OTTAWA – A Canadian cow recently found infected with mad cow disease was exposed to feed containing ruminant meat and bone meal that was produced before the 1997 feed ban.
The Canadian Food Inspection Agency completed its investigation into the case of bovine spongiform encephalopathy (BSE) detected Jan. 2.
Isolated? The investigation has traced the birth cohort, cattle born on the farm one year prior or one year after the infected animal was born.
It also traced recently born offspring and feed to which the affected animal may have been exposed early in its life.
Nine animals from the birth cohort have tested negative for BSE. One other birth cohort animal had tested negative in November 2004.
Most of the remaining animals have been confirmed to have previously died or been slaughtered.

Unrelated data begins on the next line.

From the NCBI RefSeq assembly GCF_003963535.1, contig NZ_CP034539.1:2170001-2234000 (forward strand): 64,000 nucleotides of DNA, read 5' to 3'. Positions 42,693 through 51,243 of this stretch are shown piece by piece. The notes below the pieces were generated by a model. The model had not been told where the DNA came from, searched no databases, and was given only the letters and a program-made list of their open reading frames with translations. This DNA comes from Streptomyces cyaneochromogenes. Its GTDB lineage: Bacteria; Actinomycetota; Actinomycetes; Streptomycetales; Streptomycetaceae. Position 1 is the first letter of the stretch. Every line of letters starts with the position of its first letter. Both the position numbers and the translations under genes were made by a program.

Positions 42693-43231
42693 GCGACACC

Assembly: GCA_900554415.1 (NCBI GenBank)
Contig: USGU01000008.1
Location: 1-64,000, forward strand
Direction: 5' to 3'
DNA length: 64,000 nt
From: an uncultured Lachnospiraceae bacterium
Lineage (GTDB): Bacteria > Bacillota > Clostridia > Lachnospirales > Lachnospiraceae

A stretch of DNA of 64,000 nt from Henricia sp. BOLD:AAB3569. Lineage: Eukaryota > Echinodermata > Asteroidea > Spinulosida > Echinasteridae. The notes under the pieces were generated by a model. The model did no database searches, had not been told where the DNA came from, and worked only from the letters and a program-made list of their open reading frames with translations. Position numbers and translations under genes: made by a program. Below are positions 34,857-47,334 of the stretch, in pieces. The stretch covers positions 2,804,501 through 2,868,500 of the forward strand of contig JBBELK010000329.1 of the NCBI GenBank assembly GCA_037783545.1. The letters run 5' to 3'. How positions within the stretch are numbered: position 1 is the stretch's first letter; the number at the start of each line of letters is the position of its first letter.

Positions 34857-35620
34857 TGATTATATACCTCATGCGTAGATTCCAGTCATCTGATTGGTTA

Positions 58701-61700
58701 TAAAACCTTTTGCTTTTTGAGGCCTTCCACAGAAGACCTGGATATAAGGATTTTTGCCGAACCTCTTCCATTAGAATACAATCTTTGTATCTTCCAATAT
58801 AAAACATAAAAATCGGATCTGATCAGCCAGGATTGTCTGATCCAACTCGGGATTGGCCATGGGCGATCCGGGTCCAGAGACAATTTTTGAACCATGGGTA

The offspring component of the investigation determined that all calves of interest had died of causes unrelated to BSE.
Ongoing. The investigation into the Jan. 11 case is ongoing. Test results on 33 of the birth cohort animals have been received and all were negative for BSE.
Reviews continue. Agency officials said they will be undertaking a review of the implementation of Canada’s feed ban and expect to release results by the end of February.
Officials from the USDA and U.S. Food and Drug Administration will also conduct a review of Canada’s feed controls.
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